The ride down again with all our gear
Thank god for goose down sleeping bags
Bibi and me
Bibi Pekarek ripping up Face 2
Hiking up to Face 2
Hiking up to Face 2
My 2. line of Face 1
Bibi ripping up Face 1
Flo Edenberger getting ready to drop in
Harry Putz and Mitch Tölderer giving Bibi some directions
Warming up with some tea
Setting up camp
Mitch the chef
Our base camp at 2550m
Shaping a spot for our tent
Face 1 from the top of base camp
A well earnt rest
The hike up – I wasn’t always smiling like this
After a break we busied ourselves with setting up camp. This included shaping an even surface for our tents and setting those up, and building an area to cook food and water. I have slept in the snow before, in a snow cave, however never in a tent. Thankfully I had a very high quality goose down sleeping bag and air matress but even then I was quite cold the first night.
I had an excited and nervous churning in my stomach the next morning. What will the face and conditions be like? Will the effort and toil pay off? “Face 1” as we called it was accessible after a short hike of 45 minutes. We left our skins at camp and boot packed up the steep ridge. I found it hard going after the hike yesterday, thankfully I drank heaps of water the day before.
I wasn’t disappointed. The snow was good due to the altitude and aspect of the face. Lower down the warm weather and strong sun had made the snow to dangerous wet mush. After studying our lines we skied them one after the other and watched our buddies from below. Half the fun is watching your mates have a great time! Harry Putz was in position to film us. Here’s my first line:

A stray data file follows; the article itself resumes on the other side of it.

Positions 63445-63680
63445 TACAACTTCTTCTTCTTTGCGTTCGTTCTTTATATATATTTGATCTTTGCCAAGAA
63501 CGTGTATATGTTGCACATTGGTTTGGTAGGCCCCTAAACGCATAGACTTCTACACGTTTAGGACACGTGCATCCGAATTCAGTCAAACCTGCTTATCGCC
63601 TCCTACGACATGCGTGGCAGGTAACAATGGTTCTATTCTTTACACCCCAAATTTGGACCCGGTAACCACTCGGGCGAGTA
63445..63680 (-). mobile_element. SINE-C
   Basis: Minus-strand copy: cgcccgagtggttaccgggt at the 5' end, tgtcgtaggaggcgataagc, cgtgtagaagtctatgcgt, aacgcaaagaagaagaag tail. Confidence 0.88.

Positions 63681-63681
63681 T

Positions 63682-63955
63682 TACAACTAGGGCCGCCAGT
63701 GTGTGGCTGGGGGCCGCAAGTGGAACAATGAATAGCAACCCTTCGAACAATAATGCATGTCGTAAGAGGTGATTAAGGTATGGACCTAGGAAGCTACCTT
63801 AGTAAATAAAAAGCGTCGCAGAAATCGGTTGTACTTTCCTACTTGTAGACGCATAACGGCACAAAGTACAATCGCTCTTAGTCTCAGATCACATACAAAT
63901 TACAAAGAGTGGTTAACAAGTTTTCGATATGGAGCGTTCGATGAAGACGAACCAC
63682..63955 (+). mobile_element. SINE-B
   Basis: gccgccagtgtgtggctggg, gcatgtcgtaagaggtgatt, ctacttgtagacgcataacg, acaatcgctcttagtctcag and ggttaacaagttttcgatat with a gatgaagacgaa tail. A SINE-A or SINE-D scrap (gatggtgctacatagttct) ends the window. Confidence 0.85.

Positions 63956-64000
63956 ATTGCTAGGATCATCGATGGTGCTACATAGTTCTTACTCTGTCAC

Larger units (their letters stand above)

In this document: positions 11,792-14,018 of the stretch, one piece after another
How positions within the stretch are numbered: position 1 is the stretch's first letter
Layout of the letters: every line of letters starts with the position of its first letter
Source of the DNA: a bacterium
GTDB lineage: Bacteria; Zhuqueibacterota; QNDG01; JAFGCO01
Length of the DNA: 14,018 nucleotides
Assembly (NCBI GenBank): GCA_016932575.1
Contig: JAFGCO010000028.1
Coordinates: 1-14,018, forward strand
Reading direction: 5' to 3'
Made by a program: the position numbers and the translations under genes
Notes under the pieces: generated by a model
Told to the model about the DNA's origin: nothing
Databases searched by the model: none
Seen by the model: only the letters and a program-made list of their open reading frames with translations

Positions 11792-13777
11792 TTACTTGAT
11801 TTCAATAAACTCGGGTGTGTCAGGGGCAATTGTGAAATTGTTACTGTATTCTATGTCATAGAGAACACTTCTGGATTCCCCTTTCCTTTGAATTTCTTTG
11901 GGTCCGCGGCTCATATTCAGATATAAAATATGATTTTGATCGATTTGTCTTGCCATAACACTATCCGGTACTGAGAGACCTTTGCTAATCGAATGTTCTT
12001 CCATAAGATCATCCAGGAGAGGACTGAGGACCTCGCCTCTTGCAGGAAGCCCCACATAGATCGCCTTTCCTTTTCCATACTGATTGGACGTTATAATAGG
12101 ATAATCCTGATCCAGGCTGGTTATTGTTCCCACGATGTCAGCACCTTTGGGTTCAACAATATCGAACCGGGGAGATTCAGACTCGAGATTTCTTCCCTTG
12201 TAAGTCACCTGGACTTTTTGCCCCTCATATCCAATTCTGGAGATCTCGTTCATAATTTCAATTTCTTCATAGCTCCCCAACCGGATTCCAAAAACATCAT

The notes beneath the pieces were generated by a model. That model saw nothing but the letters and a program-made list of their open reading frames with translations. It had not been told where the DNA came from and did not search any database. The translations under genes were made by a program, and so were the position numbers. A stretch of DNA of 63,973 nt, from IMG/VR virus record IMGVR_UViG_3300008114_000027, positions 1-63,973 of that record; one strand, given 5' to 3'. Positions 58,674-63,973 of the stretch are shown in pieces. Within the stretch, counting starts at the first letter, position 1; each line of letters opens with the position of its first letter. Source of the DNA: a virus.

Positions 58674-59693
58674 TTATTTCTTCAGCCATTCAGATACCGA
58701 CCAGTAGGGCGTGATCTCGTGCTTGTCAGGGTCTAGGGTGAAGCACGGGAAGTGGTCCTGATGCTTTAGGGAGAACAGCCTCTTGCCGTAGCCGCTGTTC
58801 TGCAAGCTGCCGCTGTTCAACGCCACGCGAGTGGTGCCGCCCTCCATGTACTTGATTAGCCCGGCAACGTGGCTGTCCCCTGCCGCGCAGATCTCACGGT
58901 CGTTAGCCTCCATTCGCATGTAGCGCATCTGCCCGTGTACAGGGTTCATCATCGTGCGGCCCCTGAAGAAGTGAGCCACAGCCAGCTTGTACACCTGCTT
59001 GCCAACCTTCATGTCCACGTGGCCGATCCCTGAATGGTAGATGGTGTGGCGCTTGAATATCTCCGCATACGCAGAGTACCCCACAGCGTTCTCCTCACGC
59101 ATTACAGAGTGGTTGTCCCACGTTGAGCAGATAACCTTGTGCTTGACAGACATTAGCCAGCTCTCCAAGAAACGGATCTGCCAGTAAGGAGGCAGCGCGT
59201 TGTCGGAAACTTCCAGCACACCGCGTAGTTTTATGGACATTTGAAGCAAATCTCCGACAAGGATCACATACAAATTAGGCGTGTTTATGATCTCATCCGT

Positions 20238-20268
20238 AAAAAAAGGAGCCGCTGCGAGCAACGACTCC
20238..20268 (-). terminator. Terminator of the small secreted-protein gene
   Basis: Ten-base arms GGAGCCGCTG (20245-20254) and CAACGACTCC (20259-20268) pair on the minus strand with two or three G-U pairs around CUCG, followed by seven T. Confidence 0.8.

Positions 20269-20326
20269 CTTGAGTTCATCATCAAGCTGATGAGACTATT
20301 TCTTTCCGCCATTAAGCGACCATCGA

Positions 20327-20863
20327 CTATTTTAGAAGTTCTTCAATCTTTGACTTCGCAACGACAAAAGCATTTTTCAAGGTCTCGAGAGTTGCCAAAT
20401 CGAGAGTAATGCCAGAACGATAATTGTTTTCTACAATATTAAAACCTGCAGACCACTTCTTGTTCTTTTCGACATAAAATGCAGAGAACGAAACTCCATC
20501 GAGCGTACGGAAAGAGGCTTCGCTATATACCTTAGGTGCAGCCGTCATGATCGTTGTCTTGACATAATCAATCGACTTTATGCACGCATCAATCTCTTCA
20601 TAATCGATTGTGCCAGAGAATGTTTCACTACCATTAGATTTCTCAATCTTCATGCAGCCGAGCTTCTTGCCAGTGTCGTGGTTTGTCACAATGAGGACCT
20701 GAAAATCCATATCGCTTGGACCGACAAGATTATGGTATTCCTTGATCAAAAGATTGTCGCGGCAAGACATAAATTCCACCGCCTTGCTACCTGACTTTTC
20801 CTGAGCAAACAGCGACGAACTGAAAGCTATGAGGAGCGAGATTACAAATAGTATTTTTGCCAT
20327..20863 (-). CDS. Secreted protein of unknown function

After a warm up line I chose quite a more technical line, dropping in through a small chute lined with rocks. Lucky, didn’t hit any! Then a hard turn to the skiers left to get away from the slough. 3 big turns, then some smaller ones…keeping my speed…and launching off a 5 or 6 meter cliff at the bottom of my line:
It was so much fun. After 3 lines I was exhausted and although there were more lines to do, I was only interested in getting back to camp and having something to eat and drink.
The following day we hiked up to “Face 2”, another North facing ridge. I couldn’t make it work today. The lines I chose were too hard for me, although on a normal day I had the ability to ski them. Maybe the hiking and sleeping at high altitude was taking its toll. The face was also sloughing like crazy, but the snow was good.
I still had fun and enjoyed watching Bibi who ripped an amazing steep line with 3 drops. She showed no hesitation and was strong on her feet, awesome! We all put on an action packed show and Harry was stoked with the footage.